The Rotary
Club of Makindye

Objective of Rotary

The Object of Rotary is to encourage and foster the ideal of service as a basis of worthy enterprise and, in particular, to encourage and foster:

FIRST: The development of acquaintance as an opportunity for service

SECOND: High ethical standards in business and professions; the recognition of the worthiness of all useful occupations; and the dignifying of each Rotarian's occupation as an opportunity to serve society

THIRD: The application of the ideal of service in each Rotarian's personal, business, and community life

FOURTH: The advancement of international understanding, goodwill, and peace through a world fellowship of business and professional persons united in the ideal of service.

The Object of Rotary has not always been expressed in this manner. The original Constitution of 1906 had three objects: promotion of business interests, promotion of good fellowship and the advancement of the best interests of the community. By 1910 Rotary had five Objects as increased emphasis was given to expanding Rotary. By 1915 there were six Objects. In 1918 the Objects were rewritten again and reduced to four. Four years later they had again grown to six and were revised again in 1927.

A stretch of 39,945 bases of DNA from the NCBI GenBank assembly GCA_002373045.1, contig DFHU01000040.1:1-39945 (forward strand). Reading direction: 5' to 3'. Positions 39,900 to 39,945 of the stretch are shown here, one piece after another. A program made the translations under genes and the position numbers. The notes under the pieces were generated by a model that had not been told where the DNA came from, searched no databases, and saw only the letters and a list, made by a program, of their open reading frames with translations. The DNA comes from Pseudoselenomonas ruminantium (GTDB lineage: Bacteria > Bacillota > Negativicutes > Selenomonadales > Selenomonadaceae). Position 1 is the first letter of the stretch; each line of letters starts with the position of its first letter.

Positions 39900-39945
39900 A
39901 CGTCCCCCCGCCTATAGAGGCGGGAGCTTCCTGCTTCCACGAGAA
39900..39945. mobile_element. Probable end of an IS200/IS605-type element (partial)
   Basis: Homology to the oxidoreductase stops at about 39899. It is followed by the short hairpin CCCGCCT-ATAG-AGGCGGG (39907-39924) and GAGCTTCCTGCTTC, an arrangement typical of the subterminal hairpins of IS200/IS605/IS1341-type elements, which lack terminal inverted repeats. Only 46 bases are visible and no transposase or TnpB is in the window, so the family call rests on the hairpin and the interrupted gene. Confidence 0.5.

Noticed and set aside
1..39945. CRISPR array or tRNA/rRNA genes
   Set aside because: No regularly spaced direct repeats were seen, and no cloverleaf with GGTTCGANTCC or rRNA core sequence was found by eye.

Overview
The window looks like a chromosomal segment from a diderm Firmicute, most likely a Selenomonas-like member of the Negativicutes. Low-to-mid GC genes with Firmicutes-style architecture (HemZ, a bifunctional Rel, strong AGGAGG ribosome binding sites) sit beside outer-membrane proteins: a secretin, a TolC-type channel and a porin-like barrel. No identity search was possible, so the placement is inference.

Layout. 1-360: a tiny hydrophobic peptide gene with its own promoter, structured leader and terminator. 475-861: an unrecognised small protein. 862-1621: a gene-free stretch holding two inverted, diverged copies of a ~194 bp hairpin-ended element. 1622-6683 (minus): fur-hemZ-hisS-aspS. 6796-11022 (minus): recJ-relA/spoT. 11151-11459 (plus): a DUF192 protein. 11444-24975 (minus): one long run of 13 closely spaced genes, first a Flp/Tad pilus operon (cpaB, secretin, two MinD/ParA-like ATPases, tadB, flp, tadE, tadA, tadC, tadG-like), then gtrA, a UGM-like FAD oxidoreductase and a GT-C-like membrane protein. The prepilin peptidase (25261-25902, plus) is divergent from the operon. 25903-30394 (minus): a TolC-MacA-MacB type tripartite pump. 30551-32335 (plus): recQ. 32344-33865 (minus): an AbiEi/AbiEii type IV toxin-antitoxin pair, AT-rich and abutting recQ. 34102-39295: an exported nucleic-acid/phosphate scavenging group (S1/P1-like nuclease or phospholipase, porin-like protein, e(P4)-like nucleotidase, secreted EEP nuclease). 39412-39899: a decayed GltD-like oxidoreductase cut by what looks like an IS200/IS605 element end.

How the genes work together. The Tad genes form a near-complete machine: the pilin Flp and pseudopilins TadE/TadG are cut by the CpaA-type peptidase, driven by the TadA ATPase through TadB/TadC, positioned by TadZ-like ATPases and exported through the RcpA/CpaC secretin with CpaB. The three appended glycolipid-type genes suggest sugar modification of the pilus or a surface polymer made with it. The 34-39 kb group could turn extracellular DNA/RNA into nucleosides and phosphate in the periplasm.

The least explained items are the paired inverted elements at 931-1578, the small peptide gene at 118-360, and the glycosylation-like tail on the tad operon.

Finally, at the 1935 Mexico City Convention the six Objects were restated and reduced to four. The last major change came in 1951 when the Objects were streamlined and changed to a single Object, which has four parts. The "ideal of service" is the key phrase in the Object of Rotary. This ideal is an attitude of being a thoughtful and helpful person in all of one's endeavours. That's what the Object truly means.

4 Way Test

One of the most widely printed and quoted statements of business ethics in the world is the Rotary "4-Way Test." It was created by Rotarian Herbert J. Taylor in 1932 when he was asked to take charge of the Chicago-based Club Aluminum Company, which was facing bankruptcy. Taylor looked for a way to save the struggling company mired in depression-caused financial difficulties. He drew up a 24-word code of ethics for all employees to follow in their business and professional lives.

The 4-Way Test became the guide for sales, production, advertising and all relations with dealers and customers, and the survival of the company was credited to this simple philosophy.

Herb Taylor became president of Rotary International during 1954-55. The 4-Way Test was adopted by Rotary in 1943 and has been translated into more than 100 languages and published in thousands of ways. The message should be known and followed by all Rotarians. "Of the things we think, say or do

1. Is it the TRUTH?
2. Is it FAIR to all concerned?
3. Will it build GOODWILL and BETTER FRIENDSHIPS?
4. Will it be BENEFICIAL to all concerned?